Meanwhile, nostalgia is also a key factor when it comes to remixing Roger Hargreaves’ popular Little Miss children’s books. The meme involves remixing or parodying the books with more complex, relatable experiences like searching for medical diagnoses online. As Chapendane argues, “Hargreaves’ characters are familiar with a wide enough audience that the meme format can be both easily understood and shared.”

Moreover, Dr. Rosenthal added that the high speed of the internet has shortened the usual time lapse of trend cycles on the internet, which means that “the same periods of time seem longer and longer.” The rapid pace of trends has been exacerbated by the pandemic, according to Dr. Rosenthal. 

“The world of 2019 seems decades ago,” he said.

In terms of how nostalgia shapes the internet, clinical psychologist Dr. Joshua Klapow also claimed that the pandemic “fundamentally changed our perceptions of time and circumstances.” 

“Because the pandemic changed how we live so significantly, it becomes a marker for nostalgia. This is the case because pre-pandemic WAS a different place and time,” Dr. Klapow told Passionfruit. 

Suddenly, all those TikToks yearning for the “simpler” days of lockdown trends like Dalgona coffee two and a half years ago make a lot more sense—how else can we describe it but nostalgia?

When it comes to nostalgia, it’s synonymous with comfort: that warm, fuzzy feeling you get when you think of a time that made you happy. According to clinical psychologist Dr. Carla Marie Manly, this is another factor in the rise of nostalgia on social media. In a world where things are objectively terrible, more people are turning to nostalgia as a means of self-soothing. 

Given that the state of the world—from climate change to political unrest—is creating a great deal of anxiety and stress for many people, nostalgia-based activities and inclinations offer a healthy way to cope with feelings of distress and sadness,” she explained. “Whether reminiscing about Y2K trends or engaging with American Girl doll memes, the reflection on happier times in the past can offer psychological relief.”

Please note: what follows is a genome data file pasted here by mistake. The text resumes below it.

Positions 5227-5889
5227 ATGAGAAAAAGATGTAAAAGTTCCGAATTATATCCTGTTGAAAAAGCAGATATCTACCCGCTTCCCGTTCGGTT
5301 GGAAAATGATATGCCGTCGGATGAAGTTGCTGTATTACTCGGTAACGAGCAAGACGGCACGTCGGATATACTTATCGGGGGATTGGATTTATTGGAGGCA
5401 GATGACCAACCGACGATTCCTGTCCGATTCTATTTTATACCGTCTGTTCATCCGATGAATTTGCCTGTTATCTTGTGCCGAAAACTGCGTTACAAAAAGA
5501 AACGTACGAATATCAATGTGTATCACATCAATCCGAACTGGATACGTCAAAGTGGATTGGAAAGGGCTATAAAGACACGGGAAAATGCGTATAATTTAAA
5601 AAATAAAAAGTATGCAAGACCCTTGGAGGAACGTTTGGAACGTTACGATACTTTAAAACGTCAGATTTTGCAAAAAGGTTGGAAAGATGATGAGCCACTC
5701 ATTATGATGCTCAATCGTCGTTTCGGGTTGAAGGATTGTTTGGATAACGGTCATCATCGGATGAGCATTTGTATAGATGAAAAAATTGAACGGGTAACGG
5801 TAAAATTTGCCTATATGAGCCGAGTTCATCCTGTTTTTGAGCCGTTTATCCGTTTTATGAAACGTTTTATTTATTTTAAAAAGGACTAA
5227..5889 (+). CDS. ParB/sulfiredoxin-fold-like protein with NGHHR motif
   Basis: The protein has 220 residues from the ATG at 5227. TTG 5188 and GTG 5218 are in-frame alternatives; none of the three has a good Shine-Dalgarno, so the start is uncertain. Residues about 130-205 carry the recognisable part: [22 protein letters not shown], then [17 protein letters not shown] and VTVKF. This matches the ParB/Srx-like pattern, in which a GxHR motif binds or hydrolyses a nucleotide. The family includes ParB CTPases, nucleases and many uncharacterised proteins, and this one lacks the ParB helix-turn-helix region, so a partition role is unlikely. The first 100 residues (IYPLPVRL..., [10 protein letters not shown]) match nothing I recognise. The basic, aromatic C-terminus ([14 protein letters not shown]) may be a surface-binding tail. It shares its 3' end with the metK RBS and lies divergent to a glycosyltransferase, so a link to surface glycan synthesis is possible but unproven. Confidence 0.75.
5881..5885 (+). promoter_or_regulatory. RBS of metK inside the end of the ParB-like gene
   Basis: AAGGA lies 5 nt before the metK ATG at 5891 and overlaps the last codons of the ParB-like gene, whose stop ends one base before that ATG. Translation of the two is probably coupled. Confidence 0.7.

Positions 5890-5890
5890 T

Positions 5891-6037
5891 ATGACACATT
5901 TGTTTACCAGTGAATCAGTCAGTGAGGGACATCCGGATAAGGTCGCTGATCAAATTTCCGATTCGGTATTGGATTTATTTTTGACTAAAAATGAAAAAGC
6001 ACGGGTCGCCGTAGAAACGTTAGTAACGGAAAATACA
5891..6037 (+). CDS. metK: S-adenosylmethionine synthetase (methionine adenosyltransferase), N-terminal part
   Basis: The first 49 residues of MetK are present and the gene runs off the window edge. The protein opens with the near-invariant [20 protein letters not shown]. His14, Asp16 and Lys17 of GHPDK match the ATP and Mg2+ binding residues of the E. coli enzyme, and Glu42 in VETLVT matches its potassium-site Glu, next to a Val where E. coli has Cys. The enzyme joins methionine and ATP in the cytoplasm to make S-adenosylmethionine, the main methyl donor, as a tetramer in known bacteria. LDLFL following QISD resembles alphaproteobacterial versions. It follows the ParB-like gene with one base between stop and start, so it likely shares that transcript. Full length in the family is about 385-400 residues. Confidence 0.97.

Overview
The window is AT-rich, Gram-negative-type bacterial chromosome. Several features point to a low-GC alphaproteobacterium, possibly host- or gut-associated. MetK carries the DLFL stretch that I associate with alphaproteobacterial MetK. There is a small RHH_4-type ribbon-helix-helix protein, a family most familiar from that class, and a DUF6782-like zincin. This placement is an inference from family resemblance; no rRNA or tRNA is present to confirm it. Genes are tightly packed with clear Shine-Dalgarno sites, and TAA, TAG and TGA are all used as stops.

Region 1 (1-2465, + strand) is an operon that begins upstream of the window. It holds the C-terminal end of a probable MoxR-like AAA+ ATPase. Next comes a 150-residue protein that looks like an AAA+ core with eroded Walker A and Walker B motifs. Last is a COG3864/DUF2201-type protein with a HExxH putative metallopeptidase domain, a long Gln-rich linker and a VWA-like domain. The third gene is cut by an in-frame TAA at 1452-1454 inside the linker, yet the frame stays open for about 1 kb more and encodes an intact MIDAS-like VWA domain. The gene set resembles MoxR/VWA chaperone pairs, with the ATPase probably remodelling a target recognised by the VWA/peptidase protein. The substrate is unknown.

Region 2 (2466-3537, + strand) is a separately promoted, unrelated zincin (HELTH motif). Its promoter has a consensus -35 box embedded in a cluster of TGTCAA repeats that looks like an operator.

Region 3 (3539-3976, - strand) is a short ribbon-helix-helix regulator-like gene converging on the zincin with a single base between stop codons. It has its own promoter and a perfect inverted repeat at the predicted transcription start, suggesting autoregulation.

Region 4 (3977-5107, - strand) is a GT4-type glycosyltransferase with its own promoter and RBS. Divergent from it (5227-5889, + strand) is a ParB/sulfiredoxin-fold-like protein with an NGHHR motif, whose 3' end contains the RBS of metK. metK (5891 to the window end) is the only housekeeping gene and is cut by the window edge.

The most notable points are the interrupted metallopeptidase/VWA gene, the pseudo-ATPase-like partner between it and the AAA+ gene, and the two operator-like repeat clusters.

Dr. Manly also pointed out that nostalgia has its origins in the Greek word for “homecoming,” which, she says, makes a lot of sense given the comforting role both our home and nostalgia plays for us. 

“Indeed, when we are nostalgic, our minds do engage in a ‘homecoming’,” she added. “A return to times that felt ideal.”

In fact, the more we dig into the origins of nostalgia, the more its symbiotic relationship with social media platforms makes sense. 

“Originally coined by Swiss doctor Johannes Hofer in 1688, nostalgia was once a medical diagnosis,” cultural critic Matt Klein points out. “However, and now ironically, nostalgia has since evolved into a self-treatment.” 

On the face of it, expedited trends and nostalgia cycles are harmless. After all, how can something that’s essentially a source of comfort have adverse consequences? For Klein, the problem with our overreliance on nostalgia—or as he describes it, a “therapeutic time machine”— is that it lays bare the fact that we’re inhabiting a “largely stunted culture.” 

“If our current moment is embodied by artifacts and styles of prior eras, how will we look back to define this moment? What is our zeitgeist’s export beyond perfected upcycling?” Klein asks, adding, “That’s our missing insight when it comes to nostalgia: we’ll inevitably miss this moment too. Let’s hold onto it.”